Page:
Tuesday, August 28, 2018

Iceland Trip Summer 2018

The adventure started on our way to JFK because there was a major downpour in New York that evening and the highways were totally clogged. We opted for the subway and made it to JFK in under an hour. On the E train subway car, an advertisement caught our eyes. It was a drawing of lots of people doing fun summer activities in New York, rather like Where's Waldo.  I commented, “Oh, that looks a lot like Finding Wallace”!  That made us all chuckle, and even made it into one of Riley’s Instagram posts. Max also managed to get us 4 rides for the price of 3 on the AirTrain!

There are many photos on our Photo Website and there are now 2 videos of the trip, Part 1 & Part 2 each about 20 minutes long.

DAY 1  Our majestic, fast-paced day
Lambafellsgjá, Þingvellir National Park, Öxarárfoss, Laugarvatnshellir, Gullfoss, Geysir, Strokkur, Bruarfoss, Laugarvatn
Today was our first day in Iceland, and it didn’t disappoint, and neither did our tour guide. This vacation has been months in the planning. We arrived at KEF at 7.30am, organized our coffee, WiFi box, rental car, and set off on our adventure. We headed out from Keflavík along route 41 toward Reykjavík stopping at Lambafellsgjá (Lamb), our first destination.
We exited the highway onto an extremely rough and bumpy road. Riley aptly named it “5.5 Earthquake Road”.  We navigated the 5k of potholes and rocks very carefully and parked our car in an area where steam and hot vapor were escaping from cracks in the earth -- pretty cool. There was, of course, no one else anywhere around.
Charles led the way with great spring in his step. Our first hike took us along a winding path, to the frustrated subglacial volcano vent called Lambafellsgjá. It’s a huge bubble-shaped mound cracked through the center showing exposed pillow basalts that formed when hot lava protruded up into the ice shelf which covered Iceland. The walls of the crack are perhaps 20-30 meters high, but the width of the crack is only about 1-2 meters. It was fascinating and our first taste of adventure, but a romp in the park compared with the journey ahead.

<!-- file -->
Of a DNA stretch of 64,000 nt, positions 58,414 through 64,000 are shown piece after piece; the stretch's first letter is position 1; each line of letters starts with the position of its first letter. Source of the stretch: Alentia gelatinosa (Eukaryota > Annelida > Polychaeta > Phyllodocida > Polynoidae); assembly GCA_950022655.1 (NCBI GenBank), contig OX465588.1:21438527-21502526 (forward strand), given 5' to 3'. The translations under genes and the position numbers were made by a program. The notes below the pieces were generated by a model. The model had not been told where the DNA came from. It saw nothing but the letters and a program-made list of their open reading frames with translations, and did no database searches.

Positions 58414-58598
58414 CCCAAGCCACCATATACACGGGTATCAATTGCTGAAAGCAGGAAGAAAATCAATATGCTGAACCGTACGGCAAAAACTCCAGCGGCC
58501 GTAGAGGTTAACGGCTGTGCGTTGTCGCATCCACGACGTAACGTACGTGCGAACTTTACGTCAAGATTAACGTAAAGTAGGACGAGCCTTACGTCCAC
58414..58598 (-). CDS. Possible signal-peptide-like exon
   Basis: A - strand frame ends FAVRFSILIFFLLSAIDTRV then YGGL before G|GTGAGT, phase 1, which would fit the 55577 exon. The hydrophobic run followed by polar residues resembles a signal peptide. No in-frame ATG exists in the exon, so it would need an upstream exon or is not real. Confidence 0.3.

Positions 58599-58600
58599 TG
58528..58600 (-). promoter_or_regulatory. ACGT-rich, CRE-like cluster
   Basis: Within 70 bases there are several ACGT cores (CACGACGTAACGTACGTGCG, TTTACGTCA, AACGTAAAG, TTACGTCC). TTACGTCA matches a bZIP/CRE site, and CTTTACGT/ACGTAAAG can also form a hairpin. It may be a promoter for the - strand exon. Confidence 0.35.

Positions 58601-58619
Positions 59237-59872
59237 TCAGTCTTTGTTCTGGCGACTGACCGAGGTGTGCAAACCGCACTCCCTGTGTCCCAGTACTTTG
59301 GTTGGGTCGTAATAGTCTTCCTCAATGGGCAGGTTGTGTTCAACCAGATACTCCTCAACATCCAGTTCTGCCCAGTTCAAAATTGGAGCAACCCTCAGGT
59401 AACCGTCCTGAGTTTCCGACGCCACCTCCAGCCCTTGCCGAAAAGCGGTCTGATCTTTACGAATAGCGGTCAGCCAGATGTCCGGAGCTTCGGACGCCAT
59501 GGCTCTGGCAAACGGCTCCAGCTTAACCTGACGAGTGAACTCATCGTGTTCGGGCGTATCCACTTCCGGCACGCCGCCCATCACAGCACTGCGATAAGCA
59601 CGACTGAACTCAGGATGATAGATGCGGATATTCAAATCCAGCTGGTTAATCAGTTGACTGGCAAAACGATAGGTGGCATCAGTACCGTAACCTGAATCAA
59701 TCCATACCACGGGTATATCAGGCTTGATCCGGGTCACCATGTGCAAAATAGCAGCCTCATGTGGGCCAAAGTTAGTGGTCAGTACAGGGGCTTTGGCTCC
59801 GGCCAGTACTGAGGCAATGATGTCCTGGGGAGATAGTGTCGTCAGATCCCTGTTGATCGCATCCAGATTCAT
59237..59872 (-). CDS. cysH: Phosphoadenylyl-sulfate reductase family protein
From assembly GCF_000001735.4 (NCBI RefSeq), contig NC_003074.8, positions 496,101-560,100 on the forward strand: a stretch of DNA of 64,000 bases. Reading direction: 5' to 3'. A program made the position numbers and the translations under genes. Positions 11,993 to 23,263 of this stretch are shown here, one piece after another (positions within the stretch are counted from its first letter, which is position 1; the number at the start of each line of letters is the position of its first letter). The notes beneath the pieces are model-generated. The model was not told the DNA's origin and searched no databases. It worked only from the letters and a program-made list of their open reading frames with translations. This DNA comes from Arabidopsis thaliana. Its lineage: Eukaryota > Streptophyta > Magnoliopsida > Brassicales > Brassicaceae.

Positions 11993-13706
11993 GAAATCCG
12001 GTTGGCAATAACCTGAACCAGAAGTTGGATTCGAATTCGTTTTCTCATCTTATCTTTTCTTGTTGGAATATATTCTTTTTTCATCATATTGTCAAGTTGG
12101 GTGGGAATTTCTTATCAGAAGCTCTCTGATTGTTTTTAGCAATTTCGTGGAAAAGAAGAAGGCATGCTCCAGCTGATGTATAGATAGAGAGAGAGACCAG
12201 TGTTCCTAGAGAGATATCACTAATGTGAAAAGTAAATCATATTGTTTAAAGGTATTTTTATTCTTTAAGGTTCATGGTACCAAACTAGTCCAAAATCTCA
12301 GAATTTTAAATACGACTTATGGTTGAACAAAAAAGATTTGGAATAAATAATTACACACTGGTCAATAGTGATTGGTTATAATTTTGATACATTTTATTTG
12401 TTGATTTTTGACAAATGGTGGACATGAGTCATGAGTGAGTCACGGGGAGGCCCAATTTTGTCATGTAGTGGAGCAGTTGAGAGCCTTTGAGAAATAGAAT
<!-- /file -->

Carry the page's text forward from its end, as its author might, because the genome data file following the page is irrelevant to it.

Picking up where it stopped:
The ground was smoking!
We returned to the car and drove back on the same bumpy road and met an Aussie couple looking for Keiler, a nearby volcanic cone. We commiserated on the terrible road and gave them directions as best we could. Finally, we got back to the highway and navigated our way to a Bonus grocery store, one of Iceland’s chain supermarkets. We bought sandwiches for the road and supplies to last us at least a few days. Ris Buffs were an excellent purchase.
We drove right past Reykjavík to Þingvellir National Park and the Golden Circle as it is called. Þingvellir is the site of the 930CE Icelandic Parliament, Laugarvatnshellir (cave homes, lava tubes, and pillow basalts), Gullfoss, Geysir, and Bruarfoss.
We hiked the huge Almannagjá fault between the North American plate moving west and the European plate moving east. It is a huge crack in the earth the result of plate movement. The entire graben is riddled with cracks and faults. We walked down the path which took us to a gorgeous waterfall, Öxarárfoss. Charles tasted the water, the boys hopped over the rocks, and we took some great pics. Charles and Riles ran back to collect the car; the plan, to drive back and pick up Max and me. Their return took much longer than anticipated. Once reunited, we made a unanimous decision to stay together for the remainder of the trip - four birds of a feather must stay together, well, at least until those baby birds are ready to leave the nest.
After visiting Þingvellir, we had to detour and missed Gjabakki- earth homes we had named “Gabb.” So many of the Icelandic names are hard to pronounce, so we ended up giving them nicknames. We did still see the cave houses, pillow basalts, and lava tubes in the canyon at Laugarvatnshellir.
Layers of solidified tephra over cracked pillow basalts
It’s hard to imagine living in one of those, but I guess the cave houses provided warmth to the people way back when. Simple living I would say. We climbed a little way up into the pillow basalt canyon and learned how the rocks had been formed during a volcanic eruption under the mile high ice shelf which covered Iceland.